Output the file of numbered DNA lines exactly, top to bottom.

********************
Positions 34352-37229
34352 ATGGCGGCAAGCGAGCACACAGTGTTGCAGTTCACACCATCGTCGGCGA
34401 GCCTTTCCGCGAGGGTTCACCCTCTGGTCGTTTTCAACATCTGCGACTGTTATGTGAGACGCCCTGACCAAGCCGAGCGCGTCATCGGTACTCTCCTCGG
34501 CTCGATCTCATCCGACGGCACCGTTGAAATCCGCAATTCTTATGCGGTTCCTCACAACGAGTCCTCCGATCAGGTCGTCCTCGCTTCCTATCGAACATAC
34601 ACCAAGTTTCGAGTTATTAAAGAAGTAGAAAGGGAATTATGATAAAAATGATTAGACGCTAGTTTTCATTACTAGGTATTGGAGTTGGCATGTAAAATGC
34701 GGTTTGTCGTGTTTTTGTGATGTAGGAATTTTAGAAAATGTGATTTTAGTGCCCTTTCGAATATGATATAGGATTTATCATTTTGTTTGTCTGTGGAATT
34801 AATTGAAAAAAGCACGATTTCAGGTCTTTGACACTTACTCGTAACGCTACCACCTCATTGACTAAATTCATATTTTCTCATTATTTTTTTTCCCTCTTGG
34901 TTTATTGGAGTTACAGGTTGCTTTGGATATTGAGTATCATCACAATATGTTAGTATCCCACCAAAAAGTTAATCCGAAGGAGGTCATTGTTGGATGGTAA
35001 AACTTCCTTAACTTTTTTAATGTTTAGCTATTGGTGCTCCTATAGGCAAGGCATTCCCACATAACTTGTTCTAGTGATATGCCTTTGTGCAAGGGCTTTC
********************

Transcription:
Positions 34352-37229
34352 ATGGCGGCAAGCGAGCACACAGTGTTGCAGTTCACACCATCGTCGGCGA
34401 GCCTTTCCGCGAGGGTTCACCCTCTGGTCGTTTTCAACATCTGCGACTGTTATGTGAGACGCCCTGACCAAGCCGAGCGCGTCATCGGTACTCTCCTCGG
34501 CTCGATCTCATCCGACGGCACCGTTGAAATCCGCAATTCTTATGCGGTTCCTCACAACGAGTCCTCCGATCAGGTCGTCCTCGCTTCCTATCGAACATAC
34601 ACCAAGTTTCGAGTTATTAAAGAAGTAGAAAGGGAATTATGATAAAAATGATTAGACGCTAGTTTTCATTACTAGGTATTGGAGTTGGCATGTAAAATGC
34701 GGTTTGTCGTGTTTTTGTGATGTAGGAATTTTAGAAAATGTGATTTTAGTGCCCTTTCGAATATGATATAGGATTTATCATTTTGTTTGTCTGTGGAATT
34801 AATTGAAAAAAGCACGATTTCAGGTCTTTGACACTTACTCGTAACGCTACCACCTCATTGACTAAATTCATATTTTCTCATTATTTTTTTTCCCTCTTGG
34901 TTTATTGGAGTTACAGGTTGCTTTGGATATTGAGTATCATCACAATATGTTAGTATCCCACCAAAAAGTTAATCCGAAGGAGGTCATTGTTGGATGGTAA
35001 AACTTCCTTAACTTTTTTAATGTTTAGCTATTGGTGCTCCTATAGGCAAGGCATTCCCACATAACTTGTTCTAGTGATATGCCTTTGTGCAAGGGCTTTC